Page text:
After 186 days in space on the International Space Station, it is time for European Space Agency astronaut Tim Peake, American Tim Copra and Russian Yuri Malenchenko to return to Earth. But their return is fraught with danger.
"It (return to Earth aboard the Soyuz capsule) is physically extremely violent," Chris Hadfield, retired Canadian astronaut told The Guardian. "We often describe it as 15 explosions followed by a car crash."
At 11:22 am IST on Saturday, the Soyuz capsule will undock from the ISS.
Inside, Peake and his companions will be wearing a pressurised suit, tight 'space pants' that stop blood rushing from their legs to heads, and they will have drunk a solution to stop them from becoming dangerously dehydrated, the Daily Mail reported, adding that once on board, in their individually moulded plastic seat, the module will slowly unlock and springs will push it away -- at four inches per second.
According to media reports, it will take just six minutes to cover 107 km -- the outer wall of the capsule will heat to around 3,000 degree fahrenheit.
The engines will then fire, and the module will spend around two hours orbiting the earth.
At an altitude of 408 km and orbiting at a top speed of 27,358 Kmph, they will fire the main engine for precisely four minutes and 37 seconds to slow the spacecraft and take it out of orbit.
At an altitude of 99 km, the capsule will begin to brake further as it reaches the top of the atmosphere -- and the cosmonauts will feel gravity for the first time since their launch from Baikonur last December.
But before re-entry, the Soyuz must shed two modules that are no longer needed. Explosive bolts fire and release the unwanted service and orbital modules, leaving only the bell-shaped descent module containing the crew. The firing of the bolts feels like someone is attacking the capsule with a sledgehammer, The Guardian reported.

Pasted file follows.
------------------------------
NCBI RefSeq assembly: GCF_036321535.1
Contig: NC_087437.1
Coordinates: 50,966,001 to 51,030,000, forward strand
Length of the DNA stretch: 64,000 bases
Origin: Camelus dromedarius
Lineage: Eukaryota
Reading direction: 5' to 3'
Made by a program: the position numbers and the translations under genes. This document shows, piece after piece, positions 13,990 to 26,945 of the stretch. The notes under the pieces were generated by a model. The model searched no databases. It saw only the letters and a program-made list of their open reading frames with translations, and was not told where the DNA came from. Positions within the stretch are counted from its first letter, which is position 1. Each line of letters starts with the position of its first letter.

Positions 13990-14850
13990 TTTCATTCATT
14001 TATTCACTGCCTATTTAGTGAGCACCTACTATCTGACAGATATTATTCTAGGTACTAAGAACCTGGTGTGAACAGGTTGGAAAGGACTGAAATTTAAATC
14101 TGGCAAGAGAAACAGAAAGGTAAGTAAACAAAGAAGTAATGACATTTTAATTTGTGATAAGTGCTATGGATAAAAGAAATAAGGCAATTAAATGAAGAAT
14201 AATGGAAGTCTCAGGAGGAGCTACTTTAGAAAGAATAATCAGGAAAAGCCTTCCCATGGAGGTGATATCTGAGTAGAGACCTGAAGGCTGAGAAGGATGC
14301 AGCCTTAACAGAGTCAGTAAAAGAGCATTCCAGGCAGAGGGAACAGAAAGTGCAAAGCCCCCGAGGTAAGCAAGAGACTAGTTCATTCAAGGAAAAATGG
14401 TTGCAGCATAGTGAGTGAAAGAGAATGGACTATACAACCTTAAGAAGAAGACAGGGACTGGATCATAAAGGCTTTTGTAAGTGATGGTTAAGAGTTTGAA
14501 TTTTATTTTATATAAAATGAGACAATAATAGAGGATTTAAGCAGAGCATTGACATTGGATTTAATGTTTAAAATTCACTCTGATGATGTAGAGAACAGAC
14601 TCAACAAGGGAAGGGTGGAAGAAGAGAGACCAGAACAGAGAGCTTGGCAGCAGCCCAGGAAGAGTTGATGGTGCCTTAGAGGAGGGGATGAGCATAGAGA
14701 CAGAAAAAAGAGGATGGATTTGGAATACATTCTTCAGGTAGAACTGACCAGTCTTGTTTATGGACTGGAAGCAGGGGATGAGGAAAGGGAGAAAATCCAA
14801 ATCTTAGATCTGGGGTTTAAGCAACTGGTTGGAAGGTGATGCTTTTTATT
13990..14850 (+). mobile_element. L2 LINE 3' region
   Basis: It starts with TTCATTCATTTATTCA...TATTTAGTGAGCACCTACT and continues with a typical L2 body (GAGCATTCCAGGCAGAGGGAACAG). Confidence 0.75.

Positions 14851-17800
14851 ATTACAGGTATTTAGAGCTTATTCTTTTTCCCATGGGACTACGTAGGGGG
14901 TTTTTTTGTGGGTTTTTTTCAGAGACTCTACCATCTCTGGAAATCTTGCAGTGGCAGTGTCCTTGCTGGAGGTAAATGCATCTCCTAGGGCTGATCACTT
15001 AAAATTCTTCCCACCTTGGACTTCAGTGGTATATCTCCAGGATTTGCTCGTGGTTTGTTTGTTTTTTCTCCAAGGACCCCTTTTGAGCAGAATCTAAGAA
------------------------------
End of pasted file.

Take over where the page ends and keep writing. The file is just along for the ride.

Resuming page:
Eventually, when the parachutes and thrusters deploy, the capsule will be slowed to just 27 Kmph. Retro-rockets fire moments before impact to bring the touchdown forces to a minimum -- but it is still likened to the force of a small car crash.
"It is probably the most dangerous time of the mission," Britain's only other astronaut, Helen Sharman told Sky News.
"It's when it is most likely to leak air and if the capsule isn't properly orientated it can burn up. It is lumpy and bumpy, more physically demanding than the launch," she said, adding, "It peaks at about 5.5G, which compared to weightlessness is incredibly heavy. It's hard to breathe because your rib cage is forced down onto the lungs."
Hadfield said: "You see the fire that envelops the vehicle, like you're flying a meteorite home. Being crushed and burned and torched many thousand degrees. It's like you're flying through a blast furnace."
"They will be hurled about, shaken, spun, crushed, and snapped around like crazy when the parachutes open, and then they will crash into the Earth. And then, if it is a windy day in Kazakhstan, the vehicle will roll end over end until it finally creaks to a stop."
During his time in space, Peake worked up to 14 hours a day, participating in more than 250 experiments devised by scientists from around the world. They included numerous studies of his own body’s responses to the space environment involving his brain, lungs, stomach, muscles, bones, skin, immune system and body clock. The tests will continue as he begins a lengthy process of rehabilitation back on Earth.
While weakened muscles recover quickly after a long spell in space, it can take up to three years for bones to return to normal. Despite their strict exercise regime, astronauts on average lose up to 1.5% of their bone mass for each month spent in space.
Peake was originally scheduled to return at the beginning of June, but his homecoming was delayed when the launch of the replacement crew was pushed back.